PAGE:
Background: reporting of child-centric systematic reviews (SRs) (i.e. SRs including children), differs from adult SRs in several key aspects, such as descriptions of child-tailored interventions, justifiable comparators, valid outcomes and outcome measures, and separate synthesis for targeted pediatric age subgroups. The Preferred Reporting Items for Systematic Reviews and Meta-Analyses – Protocol (PRISMA-P 2015) statement and its corresponding statement for reports (PRISMA 2009) does not cover complexities associated with reporting SR in the pediatric population.
Objectives: to develop PRISMA-P-C (Protocol for Children) and PRISMA-C (Report for Children) statements as extensions to the PRISMA-P and PRISMA statements, respectively, tailored to the specific requirements of reporting protocols and reports of SRs and meta-analyses (MA) that include newborns, children and adolescents, or mixed child and adult populations.
Methods: we developed this reporting guidance using the EQUATOR (Enhancing the QUAlity and Transparency Of health Research) framework for health research reporting guidelines by conducting:
1) a scoping review identified potential child-centric items;
2) a SR of child-centric SR protocols and reports published in MEDLINE and Embase between 2010 and 2014, which evaluated the clarity and transparency in reporting of child-centric modification and extension items and identified areas where reporting could be strengthened;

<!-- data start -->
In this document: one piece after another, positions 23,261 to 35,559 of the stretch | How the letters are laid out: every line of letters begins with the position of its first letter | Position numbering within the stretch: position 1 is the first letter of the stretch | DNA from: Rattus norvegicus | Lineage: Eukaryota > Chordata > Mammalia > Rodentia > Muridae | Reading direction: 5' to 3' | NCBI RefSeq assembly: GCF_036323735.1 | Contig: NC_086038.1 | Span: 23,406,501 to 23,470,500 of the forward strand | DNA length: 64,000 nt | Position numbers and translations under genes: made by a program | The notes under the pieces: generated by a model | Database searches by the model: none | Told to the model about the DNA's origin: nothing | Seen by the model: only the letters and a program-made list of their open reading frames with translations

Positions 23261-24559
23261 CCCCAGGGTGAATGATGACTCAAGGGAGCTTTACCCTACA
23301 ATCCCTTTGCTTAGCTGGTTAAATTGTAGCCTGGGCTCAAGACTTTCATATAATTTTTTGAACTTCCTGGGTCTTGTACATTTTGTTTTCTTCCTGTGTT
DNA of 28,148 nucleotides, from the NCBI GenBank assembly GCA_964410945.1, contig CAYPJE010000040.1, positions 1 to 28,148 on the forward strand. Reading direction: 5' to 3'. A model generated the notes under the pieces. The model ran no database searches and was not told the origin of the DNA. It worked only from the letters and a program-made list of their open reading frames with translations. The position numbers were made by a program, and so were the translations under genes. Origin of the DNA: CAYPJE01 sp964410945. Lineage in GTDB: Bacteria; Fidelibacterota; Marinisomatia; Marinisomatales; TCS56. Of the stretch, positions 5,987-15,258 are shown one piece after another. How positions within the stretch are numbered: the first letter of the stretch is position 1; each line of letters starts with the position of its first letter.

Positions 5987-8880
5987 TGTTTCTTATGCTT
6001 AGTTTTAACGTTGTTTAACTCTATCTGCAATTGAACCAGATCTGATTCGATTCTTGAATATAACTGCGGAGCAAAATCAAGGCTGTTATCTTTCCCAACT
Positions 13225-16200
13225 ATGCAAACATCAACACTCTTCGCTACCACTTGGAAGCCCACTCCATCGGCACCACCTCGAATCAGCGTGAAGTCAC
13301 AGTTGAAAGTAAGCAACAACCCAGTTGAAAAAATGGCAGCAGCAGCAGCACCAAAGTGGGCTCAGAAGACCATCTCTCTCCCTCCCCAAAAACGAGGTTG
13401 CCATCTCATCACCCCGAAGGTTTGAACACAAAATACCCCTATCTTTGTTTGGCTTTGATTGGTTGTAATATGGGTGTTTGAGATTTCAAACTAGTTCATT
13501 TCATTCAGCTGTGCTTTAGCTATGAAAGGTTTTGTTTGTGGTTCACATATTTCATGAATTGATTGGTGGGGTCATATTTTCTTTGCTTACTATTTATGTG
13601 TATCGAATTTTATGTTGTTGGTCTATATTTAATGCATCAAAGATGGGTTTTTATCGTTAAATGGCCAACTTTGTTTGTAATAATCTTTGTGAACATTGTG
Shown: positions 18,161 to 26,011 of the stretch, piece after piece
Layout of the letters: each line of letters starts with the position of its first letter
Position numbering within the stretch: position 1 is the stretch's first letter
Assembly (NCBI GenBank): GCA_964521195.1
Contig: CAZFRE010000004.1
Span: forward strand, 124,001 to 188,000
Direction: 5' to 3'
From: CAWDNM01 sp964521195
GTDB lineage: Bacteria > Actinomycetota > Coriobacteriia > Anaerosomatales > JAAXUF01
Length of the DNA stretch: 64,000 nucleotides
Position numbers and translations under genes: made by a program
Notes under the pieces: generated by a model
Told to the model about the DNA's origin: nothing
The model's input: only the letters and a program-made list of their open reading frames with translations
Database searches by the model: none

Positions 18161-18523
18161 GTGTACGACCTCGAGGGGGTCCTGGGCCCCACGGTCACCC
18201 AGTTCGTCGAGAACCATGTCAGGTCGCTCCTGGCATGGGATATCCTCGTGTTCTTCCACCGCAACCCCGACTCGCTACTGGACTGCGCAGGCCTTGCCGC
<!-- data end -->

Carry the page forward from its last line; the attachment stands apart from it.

3) a web-based Delphi survey of researchers with experience in child-centric SRs that contributed input on the inclusion and exclusion of potential reporting items;
4) an international face-to-face consensus meeting of researchers, clinicians, and methodologists experienced in conducting child-centric SRs and MA, and journal editors.
Results: the final PRISMA-P-C checklist features three new extension items to PRISMA-P for reporting child-centric SR and MA protocols: two items focus on rationale for a review in children and specification of eligibility criteria, respectively, and request explicit justifications for intervention, comparator and outcome for targeted pediatric age group, and a separate data synthesis for adult and targeted pediatric age groups in 'mixed' reviews. Wording of four PRISMA-P items has been modified to specify review methods in targeted pediatric age subgroups. We have added seven extension items to the PRISMA-C checklist. These include a description of subgroup analyses for the targeted pediatric age group(s), justifications for intervention, comparator and outcome for these age group(s), justification for combining adult and pediatric data, if done, and appropriateness of outcome measures (i.e. validity, feasibility, reliability and responsiveness) for the targeted pediatric age group(s). We modified wording for 11 PRISMA items.
Conclusions: PRISMA-P-C and PRISMA-C provide guidelines for reporting protocols and reports of SRs and MA in newborns, children and adolescents including mixed adult and child reviews.
Patient or healthcare consumer involvement: none